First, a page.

There are a few reasons why picking up a reliable free-to-air TV signal can be a challenge when caravanning.
First, Australia is vast, and the destinations we want to explore are often out of range of our broadcasting towers. But what if you’re well within range and still unable to get a signal on your caravan’s telly?
In this instance, there are two potential reasons why your flatscreen won’t show a picture, and both involve the TV antenna. That’s why we were intrigued to learn about the VanTenna by Cowfish Technologies. This product is now finding its way onto the roofs of more and more vans, with the likes of Bushtracker, Legend, Royal Flair, Supreme and Option RV starting to fit the VanTenna as standard equipment. But what sets it apart?
To answer this question, we need to understand a couple of things. Television signals – a type of radio wave – in Australia are broadcast either horizontally-polarised or vertically-polarised. Because radio waves comprise an electric and magnetic field, they are ‘polarised’, which refers to the ‘plane’ in which the wave of the electric field moves. A horizontally-polarised signal will move sideways, while a vertically-polarised signal will move up and down. Therefore, to receive a horizontally-polarised signal, your TV requires an antenna designed to receive horizontally-polarised signals – it’s the same story for vertically-polarised signals.
Not all countries use this dual polarity system. Television signals in the United States, for example, have been traditionally broadcast on a horizontal plane only, which is why some American-made television antennas perform poorly in Australia, as they can’t receive a vertically-polarised signal.
Australia’s broadcasting towers are split roughly 50:50 between horizontally and vertically-polarised signals. If you’re in an area with a horizontally-polarised signal but your aerial is designed to only pick-up vertically-polarised signals, and vice versa, you’re out of luck.
If having a mix of horizontal and vertical signals seems unnecessary, there is method to the madness. Essentially, the reason for horizontally and vertically-polarised transmissions is to prevent signal interference between broadcasting towers, therefore increasing the number of stations that are available and thus creating better TV coverage.
With all of this in mind, your choice of antenna becomes quite crucial. It’s one of the reasons why the VanTenna is so appealing. While some directional caravan antennas can receive a horizontal and vertical signal, others only receive a horizontal signal. ‘Traditional’ omni-directional antennas can also only receive a horizontal signal. The VanTenna, however, requires no setting changes or adjustment. Whether the signal is horizontal or vertical, it is designed to receive it without input from the user.
So you’ve set-up your van and it’s time to put the telly on and unwind for the evening. Better raise the antenna but – oh no! – you’ve left your signal finder at home. That’s okay, you think to yourself, I’ll just check the direction my caravanning neighbours have pointed their antennas and do the same. But there really has to be a better way, right?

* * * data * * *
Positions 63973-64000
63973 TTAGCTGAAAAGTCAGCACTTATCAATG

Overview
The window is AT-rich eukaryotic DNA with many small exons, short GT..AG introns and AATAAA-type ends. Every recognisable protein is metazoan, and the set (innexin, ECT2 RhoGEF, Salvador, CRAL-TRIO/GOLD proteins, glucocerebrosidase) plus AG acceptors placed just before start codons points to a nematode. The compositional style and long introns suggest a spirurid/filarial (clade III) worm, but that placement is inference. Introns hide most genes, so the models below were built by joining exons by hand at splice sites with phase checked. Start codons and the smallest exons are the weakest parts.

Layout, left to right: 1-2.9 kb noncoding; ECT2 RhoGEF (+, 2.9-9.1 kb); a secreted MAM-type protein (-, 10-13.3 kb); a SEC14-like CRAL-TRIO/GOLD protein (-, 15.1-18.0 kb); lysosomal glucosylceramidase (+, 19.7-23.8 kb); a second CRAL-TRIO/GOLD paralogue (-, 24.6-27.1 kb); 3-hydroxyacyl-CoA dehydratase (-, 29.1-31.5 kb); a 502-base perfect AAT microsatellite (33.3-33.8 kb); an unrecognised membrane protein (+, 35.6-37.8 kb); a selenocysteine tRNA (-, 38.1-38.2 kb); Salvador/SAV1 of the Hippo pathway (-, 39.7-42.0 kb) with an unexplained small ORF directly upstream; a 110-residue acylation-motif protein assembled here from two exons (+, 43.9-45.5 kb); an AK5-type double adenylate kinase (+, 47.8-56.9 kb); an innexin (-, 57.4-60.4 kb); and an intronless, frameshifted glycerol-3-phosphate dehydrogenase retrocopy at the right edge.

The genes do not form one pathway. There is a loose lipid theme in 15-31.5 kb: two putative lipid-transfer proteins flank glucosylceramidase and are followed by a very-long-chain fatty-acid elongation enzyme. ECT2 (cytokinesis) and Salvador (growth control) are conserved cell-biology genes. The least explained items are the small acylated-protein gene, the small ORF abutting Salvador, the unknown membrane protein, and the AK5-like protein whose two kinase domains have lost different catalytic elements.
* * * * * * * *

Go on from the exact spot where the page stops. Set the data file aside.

In fact, there is. The VanTenna is omni-directional, meaning that there is no need to point your antenna in the direction of the nearest broadcast tower. There is also no need to wind it up or down, or worry about it being damaged in strong winds. Further, there are no delicate moving parts involved that could be damaged while travelling on corrugated roads.
Omni-directional antennas, including the VanTenna, are also able to receive signals from multiple broadcast towers at the same time. If you are in a location that can receive a signal from two towers, an omni-directional antenna will pick-up the signal from both, and your TV will choose the best signal for each station.
While omni-directional antennas are not new, the VanTenna is the first omni-directional antenna designed for RVs that can also receive horizontally and vertically-polarised signals. Most omni-directional antennas are actually only horizontally-polarised, so this is a big tick in the VanTenna’s favour.
It’s also worth pointing out that this antenna is a discreet dome shape that stands roughly 300mm high, whereas conventional wind-up caravan antennas stand up to 1.3m high, potentially casting lengthy shadows on the roof’s solar panels when standing up, and taking up a lot of roof space when down – roof space that could otherwise be used for another solar panel. Even partial shading of a solar cell can have a significant impact on the panel’s output, so anything you can do to minimise shade on the roof is a good thing.
Finally, the VanTenna is available in two models. Because it contains a stacked array of aerials, the antenna known as Model A is even able to pick up AM and FM radio. It can be retrofitted to older caravans; however the VanTenna model you choose would depend on the antenna being replaced.
The VanTenna neatly solves two of the main problems caravanners face: the direction of the nearest broadcast tower, and polarisation. While standard directional antennas are quite good at receiving a distant or weak signal, they have extremely limited or no ability to receive signals from other directions. However, omnidirectional antennas such as the VanTenna receive signals equally from all directions. The best part: you will no longer need to think about the polarisation of those signals at all.
Cowfish Technologies is an Australian owned and operated family business, with all products designed locally. The company’s VanConnect product is a 12V 4G/5G wi-fi router designed specifically for caravans and motorhomes, so for those occasions when you can’t pick-up any TV signals, you could stream content to your smart TV when in an area with internet service. Thanks to Cowfish for assistance with this article.